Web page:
Nigel Vaz's people worth knowing: the SapientNitro European MD and guest-editor of The Drum reveals top social entrepreneurs to watch

There's a whole new generation of trailblazers shaking up the tech industry.

Several ambitious social entrepreneurs have burst on to the scene recently, bringing with them solutions and fresh ideas.

Here Nigel Vaz, SapientNitro's European MD and guest-editor of The Drum's 25 June issue, reveals which ones we should be keeping an eye on.

Reshma Saujani, founder and CEO, Girls Who Code

The former deputy public advocate of New York City, Reshma Saujani founded Girls Who Code to provide girls with a computer science education.Launched in 2012 in New York, Girls Who Code now works in five cities across the US. In 2010, Saujani became the first South Asian woman to run for Congress and she has developed a model of female leadership based around risk-taking, competition and mentorship. This formed the basis for her 2013 book, called ‘Women Who Don’t Wait in Line’.

Nicko Williamson, chairman, Climatecars and CEO, Bounce

Soon after graduating from Bristol University in 2006, Nicko Williamson launched his first venture, the environmentally friendly taxi company Climatecars. He spotted a gap in the market for a low-emission, cost-effective alternative to black taxis; corporate and private customers now use Climatecars across London. In 2013, Williamson launched Bounce, an app that enables the user to immediately book a minicab.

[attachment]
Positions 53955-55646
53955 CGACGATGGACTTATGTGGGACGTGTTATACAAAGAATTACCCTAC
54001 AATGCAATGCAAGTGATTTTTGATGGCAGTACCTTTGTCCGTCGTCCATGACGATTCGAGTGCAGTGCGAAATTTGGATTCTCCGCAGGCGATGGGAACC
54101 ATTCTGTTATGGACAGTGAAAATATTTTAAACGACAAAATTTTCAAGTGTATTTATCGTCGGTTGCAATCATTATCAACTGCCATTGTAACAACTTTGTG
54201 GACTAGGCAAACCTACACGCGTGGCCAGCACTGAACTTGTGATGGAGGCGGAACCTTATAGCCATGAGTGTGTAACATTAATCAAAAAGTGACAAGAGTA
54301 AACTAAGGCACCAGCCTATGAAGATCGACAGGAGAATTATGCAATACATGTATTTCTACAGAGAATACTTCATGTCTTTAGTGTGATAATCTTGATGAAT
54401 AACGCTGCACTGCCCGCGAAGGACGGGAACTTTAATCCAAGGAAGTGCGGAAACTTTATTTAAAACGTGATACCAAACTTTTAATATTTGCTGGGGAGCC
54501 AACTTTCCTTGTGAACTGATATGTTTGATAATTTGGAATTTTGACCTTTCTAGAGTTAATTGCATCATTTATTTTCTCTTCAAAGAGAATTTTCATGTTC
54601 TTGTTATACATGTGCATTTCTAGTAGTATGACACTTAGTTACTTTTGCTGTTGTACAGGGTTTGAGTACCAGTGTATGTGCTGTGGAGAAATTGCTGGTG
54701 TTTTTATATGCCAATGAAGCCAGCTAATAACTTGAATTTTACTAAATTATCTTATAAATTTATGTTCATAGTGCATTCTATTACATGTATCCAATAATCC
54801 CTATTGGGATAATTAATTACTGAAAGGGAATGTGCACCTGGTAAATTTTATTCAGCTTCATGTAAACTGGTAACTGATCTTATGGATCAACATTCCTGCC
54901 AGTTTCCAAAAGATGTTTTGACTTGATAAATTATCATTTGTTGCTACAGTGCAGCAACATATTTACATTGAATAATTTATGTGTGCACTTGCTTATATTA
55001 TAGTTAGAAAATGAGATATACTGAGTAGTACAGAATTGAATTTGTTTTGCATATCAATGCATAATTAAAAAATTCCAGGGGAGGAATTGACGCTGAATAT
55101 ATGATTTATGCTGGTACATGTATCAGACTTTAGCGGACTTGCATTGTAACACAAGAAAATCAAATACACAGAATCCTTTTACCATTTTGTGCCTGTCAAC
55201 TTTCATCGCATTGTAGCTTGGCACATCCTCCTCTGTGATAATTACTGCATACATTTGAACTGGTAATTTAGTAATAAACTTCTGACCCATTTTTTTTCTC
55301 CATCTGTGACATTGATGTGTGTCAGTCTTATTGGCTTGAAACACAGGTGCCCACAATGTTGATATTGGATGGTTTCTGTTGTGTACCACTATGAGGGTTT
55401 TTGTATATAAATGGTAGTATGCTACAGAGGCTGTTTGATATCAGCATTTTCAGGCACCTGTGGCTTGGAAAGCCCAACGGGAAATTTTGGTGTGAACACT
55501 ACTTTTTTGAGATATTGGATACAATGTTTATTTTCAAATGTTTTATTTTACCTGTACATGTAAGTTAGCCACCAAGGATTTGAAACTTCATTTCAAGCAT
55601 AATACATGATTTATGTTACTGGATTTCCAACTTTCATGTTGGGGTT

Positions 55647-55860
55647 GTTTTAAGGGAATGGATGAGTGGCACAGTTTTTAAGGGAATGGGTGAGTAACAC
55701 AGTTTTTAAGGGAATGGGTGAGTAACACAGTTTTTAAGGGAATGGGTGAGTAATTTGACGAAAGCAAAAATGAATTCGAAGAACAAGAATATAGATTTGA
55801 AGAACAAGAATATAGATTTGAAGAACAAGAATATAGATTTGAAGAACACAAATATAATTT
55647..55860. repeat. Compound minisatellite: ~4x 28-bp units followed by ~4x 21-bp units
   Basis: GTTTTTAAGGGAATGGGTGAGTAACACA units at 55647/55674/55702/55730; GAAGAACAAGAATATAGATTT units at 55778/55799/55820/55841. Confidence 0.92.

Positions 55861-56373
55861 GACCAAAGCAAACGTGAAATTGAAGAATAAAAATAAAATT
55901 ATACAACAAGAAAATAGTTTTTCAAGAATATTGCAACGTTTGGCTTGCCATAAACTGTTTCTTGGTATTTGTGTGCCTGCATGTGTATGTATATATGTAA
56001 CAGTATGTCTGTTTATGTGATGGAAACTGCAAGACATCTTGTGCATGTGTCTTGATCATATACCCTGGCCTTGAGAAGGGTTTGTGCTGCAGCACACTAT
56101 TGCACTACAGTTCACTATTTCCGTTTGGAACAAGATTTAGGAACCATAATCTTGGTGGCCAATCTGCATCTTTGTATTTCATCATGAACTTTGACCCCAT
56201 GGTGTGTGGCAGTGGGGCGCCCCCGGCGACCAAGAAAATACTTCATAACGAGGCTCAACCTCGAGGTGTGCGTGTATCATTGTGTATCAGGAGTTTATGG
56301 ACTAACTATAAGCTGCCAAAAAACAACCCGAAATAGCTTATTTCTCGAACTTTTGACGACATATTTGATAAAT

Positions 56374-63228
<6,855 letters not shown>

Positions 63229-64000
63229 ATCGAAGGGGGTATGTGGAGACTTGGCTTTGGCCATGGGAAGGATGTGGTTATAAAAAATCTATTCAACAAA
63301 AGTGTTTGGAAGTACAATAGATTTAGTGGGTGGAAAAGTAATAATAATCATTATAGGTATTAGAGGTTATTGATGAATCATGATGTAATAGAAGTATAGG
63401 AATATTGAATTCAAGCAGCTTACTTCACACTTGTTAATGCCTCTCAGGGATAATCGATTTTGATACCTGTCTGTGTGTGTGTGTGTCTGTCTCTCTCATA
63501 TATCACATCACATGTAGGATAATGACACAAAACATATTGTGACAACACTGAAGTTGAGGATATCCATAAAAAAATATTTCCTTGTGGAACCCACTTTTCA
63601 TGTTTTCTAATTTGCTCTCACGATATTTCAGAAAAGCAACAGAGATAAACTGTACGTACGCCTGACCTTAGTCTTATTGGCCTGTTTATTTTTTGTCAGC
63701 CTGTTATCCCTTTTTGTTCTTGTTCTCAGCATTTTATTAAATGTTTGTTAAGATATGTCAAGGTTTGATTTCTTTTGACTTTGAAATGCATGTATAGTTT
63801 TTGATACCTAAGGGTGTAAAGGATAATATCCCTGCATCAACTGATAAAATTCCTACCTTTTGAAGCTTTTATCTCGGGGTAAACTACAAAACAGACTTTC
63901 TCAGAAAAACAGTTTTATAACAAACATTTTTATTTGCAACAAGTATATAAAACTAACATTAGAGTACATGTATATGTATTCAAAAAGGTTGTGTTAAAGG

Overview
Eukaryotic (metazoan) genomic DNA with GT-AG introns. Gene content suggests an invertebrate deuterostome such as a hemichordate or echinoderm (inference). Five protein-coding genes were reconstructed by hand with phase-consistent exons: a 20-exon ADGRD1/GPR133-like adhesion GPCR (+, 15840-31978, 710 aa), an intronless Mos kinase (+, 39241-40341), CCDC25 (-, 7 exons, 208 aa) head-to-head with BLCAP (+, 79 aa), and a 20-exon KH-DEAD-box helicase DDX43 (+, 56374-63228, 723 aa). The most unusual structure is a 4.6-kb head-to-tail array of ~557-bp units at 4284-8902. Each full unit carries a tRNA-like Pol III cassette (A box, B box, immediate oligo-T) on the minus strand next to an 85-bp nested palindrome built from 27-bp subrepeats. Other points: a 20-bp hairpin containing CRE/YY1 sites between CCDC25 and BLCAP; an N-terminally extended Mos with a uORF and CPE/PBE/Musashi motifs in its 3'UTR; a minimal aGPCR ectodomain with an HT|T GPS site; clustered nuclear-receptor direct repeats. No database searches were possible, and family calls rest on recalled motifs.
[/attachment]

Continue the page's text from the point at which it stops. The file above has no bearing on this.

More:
Chase Adam, co-founder, Watsi

Chase Adam hit upon the idea for Watsi, a crowdsourcing site that links donors with those in need of medical aid, while riding on a bus in Costa Rica. Serving in the Peace Corps at the time, Adam had also worked in private intelligence in Washington and run a health programme in Haiti.Since 2012, Watsi, which is a non-profit organisation, has since raised more than $2m for projects that have helped 1,000 people in 16 countries.

Ben Atkinson-Willes, founder and CEO, Active Minds

Ben Atkinson-Willes was a design student at Kingston University when he experienced dementia first-hand through his grandfather being diagnosed with Alzheimer’s. He turned his design skills to developing a range of activities suitable for adults with dementia and then, at the age of 23, turned this idea into a business venture with the launch of Active Minds. Active Minds’ products, including a range of jigsaws, have helped it to win big clients including the NHS, Age UK and Bupa.

Alasdair Davies, technical specialist, Zoological Society of London conservation technology unit

Alasdair Davies works on the development of the website for the EDGE of Existence programme, which aims to highlight and conserve species on the verge of extinction. Davies is also a founder and director of the primate conservation organisation The Great Primate Handshake.This feature was first published as part of The Drum’s 25 June issue, available for purchase in The Drum store or for subscribers to download here.

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